With the approaching Christmas school holiday period, many of us will be thinking about travel, and for some of us that will involve travel overseas. Our Passport is the important legal document that allows us to travel overseas and enter foreign countries.
It is the internationally recognised form of identification. In the current security-conscious landscape, the Passport has become the document that is crucial to permitting people to move from one country to the next.
Did you know that there is currently a trial of a system allowing Australians to have Passport-less travel when flying to New Zealand? A new cloud Passport system is currently under discussion between our Australian government and the New Zealand government.
The proposed system would work by saving your information in a cloud, which means your identity and biometric information would be stored online replacing the need to carry a physical Passport. Naturally, security concerns are an important part of the discussion, since biometric data would include fingerprints, digital photograph and date of birth. Preventing hackers and the black market getting hold of your private details is a huge focus.
Australia permits only New Zealand citizens into the country without a visa, but allows Passport holders from countries in the European Union to enter without charge if they hold an eVisitor authority. Other nationalities are required to apply for a tourist visa at a cost of between $135 and $345.
When visiting Australia from most foreign countries, a paper visa is not required. This is part of the Visa Waiver Program which was started by the United States in 1986. The program allows countries which are part of it to travel to other countries without needing a visa for short term visits (usually 90 days or less). A form of electronic registration (and payment of fee) is required prior to visiting Australia from overseas.
When applying for an Australian passport, a photograph is an essential ingredient. Did you know that bad photos are the most common reason for rejecting passport applications? Approximately 90% of the photographs presented are unacceptable.
There are specific requirements in relation to the dimensions of the photo and the head size, with plain, light-coloured background and high resolution. There is also requirement for neutral expression with both eyes open and mouth closed. The requirements are for the purpose of border control and reducing potential for identity fraud. As part of the guidelines, there is a direction that your facial expression in the photograph be not smiling or laughing or frowning because using a neutral expression in the photograph is an easier way for border systems to match you to your image.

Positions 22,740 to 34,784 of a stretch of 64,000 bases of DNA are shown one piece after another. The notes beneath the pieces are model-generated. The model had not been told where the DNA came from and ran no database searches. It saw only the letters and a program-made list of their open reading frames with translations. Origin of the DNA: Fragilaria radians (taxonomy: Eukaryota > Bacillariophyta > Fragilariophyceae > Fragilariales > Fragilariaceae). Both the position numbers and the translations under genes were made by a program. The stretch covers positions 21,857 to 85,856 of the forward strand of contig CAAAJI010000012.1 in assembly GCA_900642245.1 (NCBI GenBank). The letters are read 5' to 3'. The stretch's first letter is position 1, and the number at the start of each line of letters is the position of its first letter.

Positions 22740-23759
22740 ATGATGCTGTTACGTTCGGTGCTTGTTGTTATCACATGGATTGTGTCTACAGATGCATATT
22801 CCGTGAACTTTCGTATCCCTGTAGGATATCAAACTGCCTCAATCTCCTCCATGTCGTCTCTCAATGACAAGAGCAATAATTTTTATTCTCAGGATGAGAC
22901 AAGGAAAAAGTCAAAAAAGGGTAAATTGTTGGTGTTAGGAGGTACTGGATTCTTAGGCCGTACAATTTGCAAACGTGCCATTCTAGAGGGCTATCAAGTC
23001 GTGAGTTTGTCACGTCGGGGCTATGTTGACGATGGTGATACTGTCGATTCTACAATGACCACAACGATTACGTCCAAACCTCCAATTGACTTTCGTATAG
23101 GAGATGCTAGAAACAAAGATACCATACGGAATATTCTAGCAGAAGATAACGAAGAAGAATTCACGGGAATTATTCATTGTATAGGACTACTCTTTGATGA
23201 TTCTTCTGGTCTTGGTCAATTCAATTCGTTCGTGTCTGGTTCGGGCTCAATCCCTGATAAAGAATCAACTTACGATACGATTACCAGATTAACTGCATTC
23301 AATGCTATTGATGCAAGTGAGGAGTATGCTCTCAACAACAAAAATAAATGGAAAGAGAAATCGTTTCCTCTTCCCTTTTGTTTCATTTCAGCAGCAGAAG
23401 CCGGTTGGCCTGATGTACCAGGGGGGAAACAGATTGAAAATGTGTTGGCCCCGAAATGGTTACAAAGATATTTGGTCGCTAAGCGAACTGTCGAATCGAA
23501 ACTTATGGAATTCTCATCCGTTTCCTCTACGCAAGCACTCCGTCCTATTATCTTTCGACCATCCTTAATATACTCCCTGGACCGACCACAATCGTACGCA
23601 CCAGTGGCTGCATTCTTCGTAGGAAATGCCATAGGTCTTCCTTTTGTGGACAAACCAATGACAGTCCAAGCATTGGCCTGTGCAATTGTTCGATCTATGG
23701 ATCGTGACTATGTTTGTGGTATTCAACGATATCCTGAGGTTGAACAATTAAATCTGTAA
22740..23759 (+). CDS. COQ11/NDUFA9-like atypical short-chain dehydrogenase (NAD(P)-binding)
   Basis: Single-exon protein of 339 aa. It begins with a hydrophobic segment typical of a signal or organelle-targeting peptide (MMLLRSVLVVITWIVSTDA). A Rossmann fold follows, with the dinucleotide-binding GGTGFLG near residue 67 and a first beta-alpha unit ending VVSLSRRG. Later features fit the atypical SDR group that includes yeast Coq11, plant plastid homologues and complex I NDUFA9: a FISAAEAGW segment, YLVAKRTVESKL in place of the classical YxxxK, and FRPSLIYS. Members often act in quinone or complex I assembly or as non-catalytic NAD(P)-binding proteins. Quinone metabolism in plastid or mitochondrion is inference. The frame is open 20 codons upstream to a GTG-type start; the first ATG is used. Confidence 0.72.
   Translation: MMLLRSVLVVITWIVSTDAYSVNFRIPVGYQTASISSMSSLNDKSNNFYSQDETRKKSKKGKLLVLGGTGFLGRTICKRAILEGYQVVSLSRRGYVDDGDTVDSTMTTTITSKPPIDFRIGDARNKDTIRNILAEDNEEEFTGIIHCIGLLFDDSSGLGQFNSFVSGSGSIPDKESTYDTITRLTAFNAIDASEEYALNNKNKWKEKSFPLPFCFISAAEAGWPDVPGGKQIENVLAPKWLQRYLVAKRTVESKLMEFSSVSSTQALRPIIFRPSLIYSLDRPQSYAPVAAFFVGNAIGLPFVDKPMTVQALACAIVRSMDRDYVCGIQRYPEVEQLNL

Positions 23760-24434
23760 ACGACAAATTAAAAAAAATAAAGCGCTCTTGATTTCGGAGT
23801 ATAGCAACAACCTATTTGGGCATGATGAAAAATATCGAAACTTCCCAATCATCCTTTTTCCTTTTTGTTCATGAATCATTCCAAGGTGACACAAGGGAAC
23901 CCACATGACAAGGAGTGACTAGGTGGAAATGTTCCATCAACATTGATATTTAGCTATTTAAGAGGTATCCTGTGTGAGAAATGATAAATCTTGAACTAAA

This is then a type of ban on smiles in passport photographs which has been the subject of much discussion and is currently the subject of a Court case in France. A jovial French civil servant is so determined to see his “depressed” compatriots grin that he has gone to Court with the unlikely mission of overturning the ban on smiling in passport photos.
The official began his quest to change the rules 2 years ago, after his passport photograph was rejected for violating Interior Ministry rules that stipulated that the person’s expression in the photograph must be “neutral with mouth closed”.
As part of his legal argument he says that despite their professed joie de vivre and enviable quality of life, the French in recent years have become pessimistic, including being shaken by the recent spate of terrorist attacks.
The official argues that it is not responsible for the authorities to reproach French people for smiling because it is further weighing down the country’s moral.
And, beyond the imperative to improve the national mood, the official argues that relaxing the smiling prohibition would buttress France’s image in the world. The official even pointed to the Mona Lisa’s enigmatic smile as an illustration that a person could convey happiness while retaining a neutral expression, and keeping lips together.
Against such arguments, security experts say facial-recognition scanners at airports can be confused by open mouths or unusual expressions.
The Aussie Passport is the 8th most powerful, because an Australian Passport holder can travel to 169 countries without a visa. New Zealand is in front of us, because the holder of a New Zealand Passport is provided hassle-free entry to 171 countries – the same as Greece, Canada, Luxembourg, Norway, Portugal, Switzerland and Ireland all ranked ahead of Australia.
And, the least powerful Passport in the world is held by Afghani people that can travel in just 25 countries without any particular visa requirement. Afghanistan is followed by Iraq with 31 countries and Somalia and Pakistan with 32.
The UK Passport is the most powerful, allowing access to 173 countries without a visa.
Fun fact: The Queen does not hold a Passport. As the British Passport is issued in the name of Her Majesty, it is unnecessary for the Queen to have her own.
This Article was prepared by MBA Partner, Mitchell Clark who recently put his own Passport to good use on business trip to Japan.